Watching Way Too Much TV For You!

BREAKING: The House has voted against the delay which means that the digital switch will still occur on Feb 17th.

Heres is the full story from TV Guide:

The House of Representatives has rejected a bill to postpone the digital TV transition. The decision comes two days after the Senate voted to move the date from Feb. 17 to June 12.

Fearing too many Americans are unprepared for the changeover, the Senate unanimously passed a bill Monday to allow viewers more time to subscribe to cable or to purchase a digital converter box. President Barack Obamarequested a delay earlier this month after the government-sponsored program providing coupons to offset the cost of a $40 converter boxmaxed out its budget. The bill’s defeat is the first setback for the Obama administration.

Approximately 2.5 million Americans are still waiting for coupons, while the Nielsen Co. estimates that more than 6.5 million households are unprepared for the analog-to-digital switch.

The changeover date was first set in 2005.

The previous post below…

You know those ads you keep on seeing during your favorite shows saying that you won’t be able to watch TV if you don’t recieve a digital signal on February 17th. Well, scratch that and make in June 12th. Congress is about to fully pass a bill saying the digital switch will be delayed. I have mixed feelings about this. On one hand, this moves it away from the regular TV season so our favorite shows will not be affect ratings wise. The other hand is that it won’t really effected anything, if people aren’t ready they won’t be in June. Here is the full story below…

From Associated Press:

WASHINGTON (AP) — Congress is poised to grant a four-month delay in the upcoming shutdown of analog TV broadcasts, though broadcasters still will be allowed to go all-digital earlier if they want.

The House was expected to vote late Tuesday or Wednesday on a bill that would shift the analog TV shutdown to June 12 from Feb. 17. The Senate unanimously approved the idea Monday night, in a victory for the Obama administration and Democratic lawmakers who argue that too many Americans wouldn’t be ready to get digital broadcasts by Feb. 17.

The Nielsen Co. estimates that more than 6.5 million U.S. households that rely on analog sets to pick up over-the-air broadcast signals could see their TVs go dark next month if the shutdown is not postponed. People who subscribe to cable or satellite TV, or have a newer TV with a digital tuner, are not affected.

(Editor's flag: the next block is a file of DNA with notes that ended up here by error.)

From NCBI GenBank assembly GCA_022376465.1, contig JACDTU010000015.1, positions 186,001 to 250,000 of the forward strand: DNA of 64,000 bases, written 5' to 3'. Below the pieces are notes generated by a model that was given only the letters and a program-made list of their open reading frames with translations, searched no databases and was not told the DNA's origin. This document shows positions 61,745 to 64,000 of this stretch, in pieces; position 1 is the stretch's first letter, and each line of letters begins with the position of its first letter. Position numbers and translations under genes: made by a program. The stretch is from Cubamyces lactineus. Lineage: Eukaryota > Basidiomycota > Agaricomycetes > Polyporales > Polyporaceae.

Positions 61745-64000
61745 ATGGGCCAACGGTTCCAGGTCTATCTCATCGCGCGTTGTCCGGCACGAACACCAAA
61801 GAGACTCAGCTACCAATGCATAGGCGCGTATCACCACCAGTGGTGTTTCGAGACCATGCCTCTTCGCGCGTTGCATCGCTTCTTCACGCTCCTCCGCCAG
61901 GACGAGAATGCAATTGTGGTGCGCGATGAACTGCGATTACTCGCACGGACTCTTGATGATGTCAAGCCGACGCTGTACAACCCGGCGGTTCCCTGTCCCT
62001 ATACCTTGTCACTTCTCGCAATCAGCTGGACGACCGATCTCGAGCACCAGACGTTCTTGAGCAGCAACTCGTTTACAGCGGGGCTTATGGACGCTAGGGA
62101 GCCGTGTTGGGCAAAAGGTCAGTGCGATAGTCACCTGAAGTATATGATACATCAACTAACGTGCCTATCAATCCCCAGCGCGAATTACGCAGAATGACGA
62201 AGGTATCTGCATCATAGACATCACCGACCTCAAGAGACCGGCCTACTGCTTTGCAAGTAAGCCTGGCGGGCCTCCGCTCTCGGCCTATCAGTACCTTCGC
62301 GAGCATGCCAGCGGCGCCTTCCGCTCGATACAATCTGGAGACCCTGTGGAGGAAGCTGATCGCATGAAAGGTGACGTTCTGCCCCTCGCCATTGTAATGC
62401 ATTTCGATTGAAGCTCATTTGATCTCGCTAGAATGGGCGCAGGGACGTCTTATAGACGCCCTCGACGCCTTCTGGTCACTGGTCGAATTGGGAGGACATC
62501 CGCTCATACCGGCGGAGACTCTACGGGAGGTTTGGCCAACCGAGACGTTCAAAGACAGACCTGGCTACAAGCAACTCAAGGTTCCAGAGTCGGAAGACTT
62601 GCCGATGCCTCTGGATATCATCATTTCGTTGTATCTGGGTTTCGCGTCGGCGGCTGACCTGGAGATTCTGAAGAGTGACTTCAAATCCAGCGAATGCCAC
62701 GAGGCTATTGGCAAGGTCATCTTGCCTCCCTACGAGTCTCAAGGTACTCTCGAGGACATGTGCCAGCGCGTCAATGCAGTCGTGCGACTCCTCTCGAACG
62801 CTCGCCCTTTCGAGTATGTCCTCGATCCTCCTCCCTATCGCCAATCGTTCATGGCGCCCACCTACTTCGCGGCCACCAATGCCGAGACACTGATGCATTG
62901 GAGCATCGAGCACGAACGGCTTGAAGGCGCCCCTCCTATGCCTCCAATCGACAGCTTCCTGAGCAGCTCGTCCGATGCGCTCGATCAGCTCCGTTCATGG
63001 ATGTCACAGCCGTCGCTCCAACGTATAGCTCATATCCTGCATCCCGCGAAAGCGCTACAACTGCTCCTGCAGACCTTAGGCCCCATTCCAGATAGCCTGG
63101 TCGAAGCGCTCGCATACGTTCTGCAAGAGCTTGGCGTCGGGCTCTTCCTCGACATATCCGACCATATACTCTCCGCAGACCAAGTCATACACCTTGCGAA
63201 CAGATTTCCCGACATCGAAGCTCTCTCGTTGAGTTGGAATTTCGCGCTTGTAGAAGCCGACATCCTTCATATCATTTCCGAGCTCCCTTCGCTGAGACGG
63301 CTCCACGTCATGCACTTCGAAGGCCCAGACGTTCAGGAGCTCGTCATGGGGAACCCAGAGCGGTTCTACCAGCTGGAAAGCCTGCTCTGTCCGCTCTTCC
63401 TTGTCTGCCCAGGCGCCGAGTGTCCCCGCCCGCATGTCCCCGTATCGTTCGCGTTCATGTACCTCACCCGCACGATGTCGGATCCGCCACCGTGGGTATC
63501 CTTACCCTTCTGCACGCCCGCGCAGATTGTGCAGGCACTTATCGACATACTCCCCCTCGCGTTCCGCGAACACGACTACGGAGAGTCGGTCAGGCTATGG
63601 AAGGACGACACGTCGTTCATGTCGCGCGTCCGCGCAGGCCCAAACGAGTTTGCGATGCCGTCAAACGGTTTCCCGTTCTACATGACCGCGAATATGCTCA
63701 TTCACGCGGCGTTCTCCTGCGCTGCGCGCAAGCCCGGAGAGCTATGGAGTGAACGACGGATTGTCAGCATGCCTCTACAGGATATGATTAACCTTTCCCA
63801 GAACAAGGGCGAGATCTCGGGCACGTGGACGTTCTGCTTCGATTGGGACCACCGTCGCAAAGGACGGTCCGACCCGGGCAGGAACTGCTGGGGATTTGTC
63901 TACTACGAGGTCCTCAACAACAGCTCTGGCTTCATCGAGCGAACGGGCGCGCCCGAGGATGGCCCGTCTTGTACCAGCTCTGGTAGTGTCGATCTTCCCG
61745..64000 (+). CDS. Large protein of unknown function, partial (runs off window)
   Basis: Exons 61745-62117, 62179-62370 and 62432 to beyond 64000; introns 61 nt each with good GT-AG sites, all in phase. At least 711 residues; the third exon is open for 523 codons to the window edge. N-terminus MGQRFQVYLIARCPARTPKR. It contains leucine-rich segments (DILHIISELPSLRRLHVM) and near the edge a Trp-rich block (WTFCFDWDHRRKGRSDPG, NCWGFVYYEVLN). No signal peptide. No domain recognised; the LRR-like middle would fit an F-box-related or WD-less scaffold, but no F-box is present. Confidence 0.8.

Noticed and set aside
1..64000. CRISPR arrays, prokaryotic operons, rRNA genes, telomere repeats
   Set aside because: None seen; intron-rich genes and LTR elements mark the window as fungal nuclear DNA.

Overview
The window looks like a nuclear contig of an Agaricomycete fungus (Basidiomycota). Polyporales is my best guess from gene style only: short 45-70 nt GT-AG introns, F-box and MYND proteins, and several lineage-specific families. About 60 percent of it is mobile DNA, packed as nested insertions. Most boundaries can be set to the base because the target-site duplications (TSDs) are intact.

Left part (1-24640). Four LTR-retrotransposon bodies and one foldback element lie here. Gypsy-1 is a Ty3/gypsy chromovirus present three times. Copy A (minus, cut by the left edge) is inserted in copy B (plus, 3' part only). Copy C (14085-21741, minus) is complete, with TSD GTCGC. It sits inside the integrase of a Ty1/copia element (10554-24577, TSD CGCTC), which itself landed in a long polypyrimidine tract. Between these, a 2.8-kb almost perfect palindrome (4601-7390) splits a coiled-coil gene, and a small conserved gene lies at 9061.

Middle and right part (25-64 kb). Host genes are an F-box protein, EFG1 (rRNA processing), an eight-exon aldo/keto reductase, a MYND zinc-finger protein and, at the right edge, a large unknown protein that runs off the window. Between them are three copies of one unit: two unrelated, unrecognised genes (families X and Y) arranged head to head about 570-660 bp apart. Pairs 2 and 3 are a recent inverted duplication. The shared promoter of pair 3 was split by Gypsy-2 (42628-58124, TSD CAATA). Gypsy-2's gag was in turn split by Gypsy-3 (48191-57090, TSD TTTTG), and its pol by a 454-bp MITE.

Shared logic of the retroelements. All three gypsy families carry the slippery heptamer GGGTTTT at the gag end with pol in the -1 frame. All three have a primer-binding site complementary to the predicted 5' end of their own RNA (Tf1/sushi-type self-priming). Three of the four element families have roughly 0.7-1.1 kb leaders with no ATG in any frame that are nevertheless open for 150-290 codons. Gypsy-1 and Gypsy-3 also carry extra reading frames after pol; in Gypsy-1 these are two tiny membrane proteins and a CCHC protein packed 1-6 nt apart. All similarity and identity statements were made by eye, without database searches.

A delay is “our only hope of mitigating the negative impact on millions of consumers,” said House Commerce Committe Chairman Henry Waxman, D-Calif. Waxman is shepherding the Senate bill, sponsored by Senate Commerce Committee Chairman Jay Rockefeller, D-W.Va., through the House.

Democrats need the support of at least two-thirds of House members to pass the bill and will run into opposition from at least some key Republicans, including Joe Barton, R-Texas, ranking member of the House Commerce Committee.

Barton argues that a delay would confuse consumers and burden the wireless companies and public safety agencies that are waiting for airwaves that will be freed by the shutdown of analog TV broadcasts. The shift to entirely digital broadcasts, which are more efficient than analog, has been planned since the 1990s.

Some opponents of a delay also worry about the added costs for television stations that have been banking on the Feb. 17 date and wouldn’t want to keep broadcasting both analog and digital signals for another four months. But Rockefeller adjusted his bill to let broadcasters go entirely digital sooner than the June deadline if they choose — a provision that has helped win the backing of the National Association of Broadcasters.

The Obama administration began pushing for a delay this month after the Commerce Department hit a $1.34 billion funding limit for coupons that help consumers pay for digital TV converter boxes. The boxes, which generally cost between $40 and $80 and can be purchased without a coupon, translate digital signals back into analog ones for older TVs.

The National Telecommunications and Information Administration, the arm of the Commerce Department administering the program, is now sending out new coupons only as older, unredeemed ones expire and free up more money. The NTIA had nearly 2.6 million coupon requests on a waiting list as of last week.

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